The Power of We – Mahatma Gandhi

No-one in India exemplifies ‘The Power of We’ more than Mahatma Gandhi, even over 60 years after his death. He sought to improve the conditions of the poorest and to lead one of the world’s first non-violent mass movements, first in South Africa and then in India.

Hundreds of books have been written about his influence on the world’s second largest country. Since I came to Mumbai nearly three years ago I can recall at least three: an absorbing, albeit controversial biography ‘Great Soul‘ by distinguished New York Times editor Joseph Lelyveld, a more intimate account  of his life, with anecdotes from his grandchildren,  by British writer Graham Turner, and most recently a book comparing Gandhi’s famous spinning wheel with the Internet.  

So there is no need for me to add even more words than necessary about Gandhi. But his power still resonates, not only by books about him, but in other ways of  which I am sure he would approve. I had the good fortune to take part in an event this month to mark his birth anniversary on 2 October.

For the second year running Footsteps4Good took place in Mumbai, the first having been inaugurated personally by Gandhi’s great grandson Tushar.

Walkers and runners, who all made a donation to an NGO of their choice, took part in a 10 km event around Mumbai’s new business district, the Bandra Kurla Complex.

Footsteps was inspired by a 360 km trek that my wife, with huge support from the Association of British Scholars in Baroda,  undertook in November 2010 to follow the route identical to that of Gandhi’s famous Salt March to Dandi in Gujarat in 1930, which was one of the turning points in his movement against the British authorities. The trek raised over £100,000 for NGOs in Mumbai and Gujarat, and many people requested an opportunity  to take part in something similar but on a smaller scale.

Footsteps4GoodIn its own modest way Footsteps, which jumped from 700 to 2700 participants this year, is demonstrating vividly ‘The Power of We’. Sponsored principally by the ever generous Tata Group, who brought alone over 800 people  to raise funds for their cancer hospital in Kolkata, as well as Reliance Industries, Cox and Kings, HSBC, GSK and Aava Water, in one morning Footsteps raised over £60,000 for charities ranging from a shelter for the children of Mumbai’s sex workers to Magic Bus, providing recreation for slum dwellers.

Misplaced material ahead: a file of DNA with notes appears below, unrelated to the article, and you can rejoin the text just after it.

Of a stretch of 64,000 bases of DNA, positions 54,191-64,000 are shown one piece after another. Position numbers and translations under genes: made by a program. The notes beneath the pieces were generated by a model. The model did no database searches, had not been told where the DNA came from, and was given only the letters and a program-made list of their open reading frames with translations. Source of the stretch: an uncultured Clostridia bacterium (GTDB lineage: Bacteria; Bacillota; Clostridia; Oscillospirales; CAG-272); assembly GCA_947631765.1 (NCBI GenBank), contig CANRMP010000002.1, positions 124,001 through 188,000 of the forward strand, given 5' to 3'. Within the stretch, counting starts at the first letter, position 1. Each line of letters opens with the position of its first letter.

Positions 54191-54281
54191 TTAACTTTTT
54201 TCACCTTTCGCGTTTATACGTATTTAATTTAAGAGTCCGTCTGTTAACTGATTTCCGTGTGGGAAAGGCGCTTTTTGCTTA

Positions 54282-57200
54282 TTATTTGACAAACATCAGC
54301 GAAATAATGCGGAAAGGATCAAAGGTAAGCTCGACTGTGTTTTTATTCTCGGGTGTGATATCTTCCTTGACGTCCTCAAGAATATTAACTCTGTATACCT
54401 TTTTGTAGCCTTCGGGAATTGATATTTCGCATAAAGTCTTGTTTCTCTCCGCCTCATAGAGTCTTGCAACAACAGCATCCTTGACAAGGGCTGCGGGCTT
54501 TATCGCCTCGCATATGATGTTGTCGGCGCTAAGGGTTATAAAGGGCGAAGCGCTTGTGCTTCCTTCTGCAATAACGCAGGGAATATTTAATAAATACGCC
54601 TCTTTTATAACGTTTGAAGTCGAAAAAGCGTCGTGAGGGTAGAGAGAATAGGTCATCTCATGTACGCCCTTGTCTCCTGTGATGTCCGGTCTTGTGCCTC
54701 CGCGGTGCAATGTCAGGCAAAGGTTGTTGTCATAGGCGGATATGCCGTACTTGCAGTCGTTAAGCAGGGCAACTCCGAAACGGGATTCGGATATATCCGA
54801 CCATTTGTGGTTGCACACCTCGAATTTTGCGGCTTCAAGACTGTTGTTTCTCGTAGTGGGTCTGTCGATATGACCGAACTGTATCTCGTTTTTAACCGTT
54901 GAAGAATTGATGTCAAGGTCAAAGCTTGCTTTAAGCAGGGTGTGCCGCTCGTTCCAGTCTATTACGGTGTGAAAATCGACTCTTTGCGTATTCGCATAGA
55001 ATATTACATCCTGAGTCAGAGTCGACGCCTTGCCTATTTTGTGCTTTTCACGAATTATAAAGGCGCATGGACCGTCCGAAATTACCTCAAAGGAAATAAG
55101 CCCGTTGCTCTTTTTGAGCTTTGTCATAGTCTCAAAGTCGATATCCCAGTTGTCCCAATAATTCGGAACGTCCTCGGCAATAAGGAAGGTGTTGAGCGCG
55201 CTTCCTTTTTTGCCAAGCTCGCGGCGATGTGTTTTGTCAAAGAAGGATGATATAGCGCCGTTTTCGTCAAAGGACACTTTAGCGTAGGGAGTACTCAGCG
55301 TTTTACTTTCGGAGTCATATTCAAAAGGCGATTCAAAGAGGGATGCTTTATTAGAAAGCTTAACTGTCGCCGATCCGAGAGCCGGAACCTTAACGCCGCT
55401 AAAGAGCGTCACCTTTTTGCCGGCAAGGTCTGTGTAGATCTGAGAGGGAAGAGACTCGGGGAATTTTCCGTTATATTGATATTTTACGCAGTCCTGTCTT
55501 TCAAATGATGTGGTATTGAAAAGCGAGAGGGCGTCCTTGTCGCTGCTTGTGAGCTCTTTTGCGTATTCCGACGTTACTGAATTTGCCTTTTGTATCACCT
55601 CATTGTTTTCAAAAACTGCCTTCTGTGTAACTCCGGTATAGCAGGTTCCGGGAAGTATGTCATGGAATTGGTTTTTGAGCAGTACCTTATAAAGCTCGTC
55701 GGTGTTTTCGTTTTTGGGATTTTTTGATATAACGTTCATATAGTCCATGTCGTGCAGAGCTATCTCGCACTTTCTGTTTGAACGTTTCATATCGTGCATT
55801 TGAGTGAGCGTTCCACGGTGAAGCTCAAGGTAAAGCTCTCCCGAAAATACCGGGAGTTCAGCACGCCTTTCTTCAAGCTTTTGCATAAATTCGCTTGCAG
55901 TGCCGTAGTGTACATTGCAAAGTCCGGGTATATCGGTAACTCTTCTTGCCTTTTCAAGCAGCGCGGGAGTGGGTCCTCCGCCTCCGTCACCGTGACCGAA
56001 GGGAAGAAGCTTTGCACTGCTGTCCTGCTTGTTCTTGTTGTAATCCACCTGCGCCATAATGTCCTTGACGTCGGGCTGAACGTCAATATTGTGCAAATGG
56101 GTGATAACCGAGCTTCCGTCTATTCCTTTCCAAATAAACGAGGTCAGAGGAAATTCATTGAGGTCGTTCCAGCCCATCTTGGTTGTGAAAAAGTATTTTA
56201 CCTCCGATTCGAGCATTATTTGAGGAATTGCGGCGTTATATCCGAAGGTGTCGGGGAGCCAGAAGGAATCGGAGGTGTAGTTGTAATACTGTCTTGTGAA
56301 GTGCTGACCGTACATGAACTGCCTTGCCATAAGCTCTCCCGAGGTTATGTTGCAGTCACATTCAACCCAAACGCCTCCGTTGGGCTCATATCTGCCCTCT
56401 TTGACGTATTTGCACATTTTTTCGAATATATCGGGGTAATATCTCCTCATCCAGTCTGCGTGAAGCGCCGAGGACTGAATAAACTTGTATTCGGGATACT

As Boman Irani, one of Mumbai’s most famous Bollywood stars said when he inaugurated Footsteps  this year, it demonstrates how a movement can capture the imagination of people, and allow them to be a small contributor to improving people’s lives – a  vivid and telling example on the streets of Mumbai of ‘The Power of We’.

2 Responses

  1. Yogesh says:

    Ghandhi no doubt was a good man. He was fortunate that 1) his satyagraha was against the most sensible people in the world (meaning people who believed in construction and not destruction) & 2) in those days there were no means of mass entertainment for eg. Cricket, Bollywood and TV.

    If Ghandhi was alive today, trust me he couldn’t have moved a whisker with his satyagraha approach.

    @wisebanyantree

  2. Aline Dobbie says:

    Gandhi…and let us get the spelling of his name right has inspired countless others who struggle for freedom for their people. He had a natural enormous wisdom and determination and I believe were he to be alive now given the media outlets he would move masses…but his legacy to others speaks for itself. I just wish that all young Indians would appreciate what Bapu achieved; I visited the Sabarmati Ashram earlier this year in Ahmedabad and was deeply moved….I grew up in newly independent India but now when I visit I am sad to see that young people are not totally in tune with his higher ideals. The world moves on but his words: ‘We must teach the rich to live more simply so that the poor might simply live’ should be a mantra for modern India.

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